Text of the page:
First PersonRemembering a loved one through pots, pans — and pearls
My mother-in-law, Rachel, died suddenly 47 years ago, the year before I married her son. As the wedding approached, my future father-in-law, Joe, asked me to take anything I wanted to have of hers.
He had asked a few times during that dark year. Each time, I gently refused. Too soon. Too painful. Her loss was still an open wound. We were kids, 20 years old. How could I take anything from the life that was hers, from the home that was her hard-earned labor of love?
I had met her five years earlier. Her son, Marty, was my boyfriend. We were in the same ninth grade class of a small Jewish high school in Montreal. I loved her humor and warmth, respected her intelligence and strength. With two men in the family, she welcomed the opportunity for girl talk, eager to show me her new outfits or jewelry. I was a frequent dinner guest. We chatted and laughed as she tended the pots simmering on the stove. She made me feel like family.
When Joe insisted that I choose what I want without further delay, I asked for her pots. The ones she cooked in all the time. The ones her perfect boiled potatoes emerged from. He looked baffled. He had expected me to ask for jewelry, or things of greater value. I remembered the luminous, double strand of pearls she had modeled for me, restrung with a beautiful new clasp. It made me cry. I asked Joe to give Marty anything else he wanted us to have.
‘Farberware — from America’
I didn’t know how to cook. But I knew I wanted those pots. I could picture Rachel, beaming, as she told me their story when I admired them: “Farberware — from America,” a provenance that made them instantly glamorous. But they were also better at cooking.
Their aluminum bottoms heated rapidly and evenly. On the inside, those bottoms were clad in stainless steel that extended upwards to form the walls of the pots. The steel interior protected acid foods (like tomato sauce) from off-flavors that developed when they interacted with aluminum. It also made cleanup simpler.
She told me her sister, Sally, lived in New York and worked at A&S, a local department store. She had used her employee discount to buy these pots for herself. Loving them, she had brought Rachel a set like hers when she came to visit in Montreal.
This was Montreal in the late 1960s. No one in our small immigrant community had such pots. My mother’s pots didn’t simmer and sizzle this way. These were better.
Rachel and her sister, like Marty’s father and my parents, were the only ones in their family that had survived Poland’s Holocaust. They lived 400 miles apart, but had many of the same things in their homes. I think it shortened the distance between them, making it easier to share their lives between long-distance calls, an expensive luxury then.
Cooking up memories and meals
After we married, I cooked our first meals in those pots. Watching over them, stirring, was a comforting way to think about Rachel through the sadness. I could see her cooking and holding and washing them. I liked to remember her that way. I hoped she knew how hard I was trying to make potatoes as good as hers.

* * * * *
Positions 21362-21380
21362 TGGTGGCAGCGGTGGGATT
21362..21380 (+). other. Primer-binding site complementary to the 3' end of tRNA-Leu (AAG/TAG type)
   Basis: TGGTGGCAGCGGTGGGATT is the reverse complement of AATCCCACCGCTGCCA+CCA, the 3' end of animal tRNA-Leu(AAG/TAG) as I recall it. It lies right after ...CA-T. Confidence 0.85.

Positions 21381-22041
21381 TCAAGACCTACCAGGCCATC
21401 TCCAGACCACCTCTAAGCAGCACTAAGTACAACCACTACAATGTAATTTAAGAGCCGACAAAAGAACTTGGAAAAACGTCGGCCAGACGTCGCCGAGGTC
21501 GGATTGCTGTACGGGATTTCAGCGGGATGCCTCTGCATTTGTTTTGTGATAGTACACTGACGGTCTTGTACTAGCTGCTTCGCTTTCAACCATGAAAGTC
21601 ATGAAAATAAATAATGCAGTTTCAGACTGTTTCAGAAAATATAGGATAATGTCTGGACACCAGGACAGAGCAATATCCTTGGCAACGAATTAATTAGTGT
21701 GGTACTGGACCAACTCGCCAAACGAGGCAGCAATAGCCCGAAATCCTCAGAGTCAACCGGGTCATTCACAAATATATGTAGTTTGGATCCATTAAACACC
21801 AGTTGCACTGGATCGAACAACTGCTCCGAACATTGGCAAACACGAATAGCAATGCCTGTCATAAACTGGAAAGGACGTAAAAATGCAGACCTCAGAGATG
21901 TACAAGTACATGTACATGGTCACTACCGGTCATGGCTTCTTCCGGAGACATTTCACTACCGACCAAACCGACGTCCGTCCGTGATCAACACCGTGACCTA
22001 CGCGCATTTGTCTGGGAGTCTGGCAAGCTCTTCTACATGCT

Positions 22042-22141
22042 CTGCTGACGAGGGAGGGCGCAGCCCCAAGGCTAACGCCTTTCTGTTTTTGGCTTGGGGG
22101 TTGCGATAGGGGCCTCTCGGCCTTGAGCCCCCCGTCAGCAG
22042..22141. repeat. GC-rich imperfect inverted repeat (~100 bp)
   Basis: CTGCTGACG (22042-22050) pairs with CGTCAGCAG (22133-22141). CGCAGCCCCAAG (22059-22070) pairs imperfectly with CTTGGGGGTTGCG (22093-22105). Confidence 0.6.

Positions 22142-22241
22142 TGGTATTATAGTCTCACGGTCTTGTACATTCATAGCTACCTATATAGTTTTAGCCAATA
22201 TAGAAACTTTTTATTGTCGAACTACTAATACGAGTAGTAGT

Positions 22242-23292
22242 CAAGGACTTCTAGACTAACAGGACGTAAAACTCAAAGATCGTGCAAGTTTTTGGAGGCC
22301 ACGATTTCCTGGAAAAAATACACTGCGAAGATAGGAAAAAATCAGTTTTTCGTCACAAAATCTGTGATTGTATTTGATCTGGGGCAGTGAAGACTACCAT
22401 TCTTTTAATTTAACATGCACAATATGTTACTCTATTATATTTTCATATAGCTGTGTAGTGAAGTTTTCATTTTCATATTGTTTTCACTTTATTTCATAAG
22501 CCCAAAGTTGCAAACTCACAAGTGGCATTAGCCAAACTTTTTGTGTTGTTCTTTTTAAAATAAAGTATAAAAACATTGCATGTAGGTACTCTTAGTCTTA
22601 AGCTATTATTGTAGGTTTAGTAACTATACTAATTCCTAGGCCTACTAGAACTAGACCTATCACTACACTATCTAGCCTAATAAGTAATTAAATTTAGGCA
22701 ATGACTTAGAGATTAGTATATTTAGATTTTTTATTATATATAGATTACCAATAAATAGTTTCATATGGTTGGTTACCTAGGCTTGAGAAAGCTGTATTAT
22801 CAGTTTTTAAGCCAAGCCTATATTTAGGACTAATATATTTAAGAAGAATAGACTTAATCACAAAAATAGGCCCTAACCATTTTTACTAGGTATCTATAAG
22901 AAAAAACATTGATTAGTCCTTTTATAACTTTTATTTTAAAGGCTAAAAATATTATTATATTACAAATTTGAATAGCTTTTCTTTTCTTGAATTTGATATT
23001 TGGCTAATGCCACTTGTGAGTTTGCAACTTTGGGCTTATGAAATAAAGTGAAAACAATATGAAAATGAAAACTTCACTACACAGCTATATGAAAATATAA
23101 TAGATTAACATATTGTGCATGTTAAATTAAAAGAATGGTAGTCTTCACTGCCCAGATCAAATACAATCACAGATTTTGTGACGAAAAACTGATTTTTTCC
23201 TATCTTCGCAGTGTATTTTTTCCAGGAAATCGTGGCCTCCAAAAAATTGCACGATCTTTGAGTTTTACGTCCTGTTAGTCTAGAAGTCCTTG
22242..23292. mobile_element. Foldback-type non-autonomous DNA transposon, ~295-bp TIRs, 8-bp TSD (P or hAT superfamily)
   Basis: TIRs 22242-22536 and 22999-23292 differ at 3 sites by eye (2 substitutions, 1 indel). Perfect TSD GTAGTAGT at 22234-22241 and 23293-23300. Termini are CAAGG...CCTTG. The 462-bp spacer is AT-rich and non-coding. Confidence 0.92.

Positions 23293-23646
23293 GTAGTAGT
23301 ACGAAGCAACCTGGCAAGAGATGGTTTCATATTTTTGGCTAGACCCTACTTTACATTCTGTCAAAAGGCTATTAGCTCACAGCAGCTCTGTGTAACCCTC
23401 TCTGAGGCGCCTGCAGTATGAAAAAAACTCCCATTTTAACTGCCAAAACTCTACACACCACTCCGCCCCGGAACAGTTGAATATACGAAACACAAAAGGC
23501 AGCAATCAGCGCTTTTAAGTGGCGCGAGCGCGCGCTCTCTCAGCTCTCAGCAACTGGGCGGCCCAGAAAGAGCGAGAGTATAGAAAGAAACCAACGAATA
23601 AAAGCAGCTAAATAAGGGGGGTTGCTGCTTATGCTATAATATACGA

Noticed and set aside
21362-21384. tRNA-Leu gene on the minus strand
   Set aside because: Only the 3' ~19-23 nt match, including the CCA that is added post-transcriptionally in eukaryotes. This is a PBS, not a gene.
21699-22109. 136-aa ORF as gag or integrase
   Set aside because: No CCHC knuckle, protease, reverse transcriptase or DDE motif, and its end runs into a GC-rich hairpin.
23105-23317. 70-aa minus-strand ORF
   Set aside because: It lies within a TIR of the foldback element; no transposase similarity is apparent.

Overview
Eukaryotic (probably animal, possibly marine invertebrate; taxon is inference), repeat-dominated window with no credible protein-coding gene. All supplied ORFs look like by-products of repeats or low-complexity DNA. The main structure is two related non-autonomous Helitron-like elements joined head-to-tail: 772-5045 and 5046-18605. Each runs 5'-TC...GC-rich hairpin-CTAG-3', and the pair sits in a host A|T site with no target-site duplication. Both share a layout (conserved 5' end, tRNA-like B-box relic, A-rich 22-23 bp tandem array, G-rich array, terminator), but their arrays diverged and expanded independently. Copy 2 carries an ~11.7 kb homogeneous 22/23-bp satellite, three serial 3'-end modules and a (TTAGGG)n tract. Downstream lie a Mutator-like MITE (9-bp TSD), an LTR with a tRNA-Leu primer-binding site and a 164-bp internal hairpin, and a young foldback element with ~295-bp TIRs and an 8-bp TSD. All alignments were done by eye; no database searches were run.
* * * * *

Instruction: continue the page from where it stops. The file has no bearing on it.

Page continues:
Over the years, wherever we moved, Rachel’s pots helped our new place feel like home. A year after our marriage, when we arrived in Minneapolis for graduate school, I unpacked them immediately when I set up our tiny new kitchen. Five years later, their box, labeled “PRIORITY,” in big block letters, was unloaded first when the moving truck arrived at our house in Pittsburgh. They moved with us to Chicago, the city that has been our home for more than 30 years.
As my life unfolded, I learned to cook. I sought out pans with greater heft, that felt solid and balanced in my hands. I acquired cast-iron pots from France and professional-grade American pots and pans that I take great pleasure in. They conduct heat magically, responsive to minute flame adjustments. They make me a better cook than I really am.
Replacing the pots over time
Rachel’s pots are still with us, though not the full set. Over the years, the skillets’ handles cracked, and they had to be retired, replaced with pans better designed to sear and cook without burning. I use the surviving Farberware trio (2-, 3- and 5-quart pots) for less ambitious tasks — cooking foods in boiling water — like hard-boiled eggs and potatoes. Rachel’s boiled potatoes are still the gold standard, but mine are respectable now.
To reduce storage space, they nest inside each other in the cabinet near my stove. There, they keep company with their more highly evolved companions. But they are no less respected or cared for. Every few weeks, I use a small screwdriver to gently tighten their handles, which have developed a tendency to loosen. I worry about the screws that keep the handles attached. They are starting to show signs of wear from this regular maintenance.
I do have more than Rachel’s pots. In addition to some objects she loved, Joe gave me her jewelry. Over the years, I grew into her beautiful pearls. I wore them on many happy occasions, including my daughter Rachel’s bat mitzvah, and her brother Joe’s bar mitzvah. Yet even now, it’s the pots, not the pearls, that evoke the most vivid memories of her life when I knew her.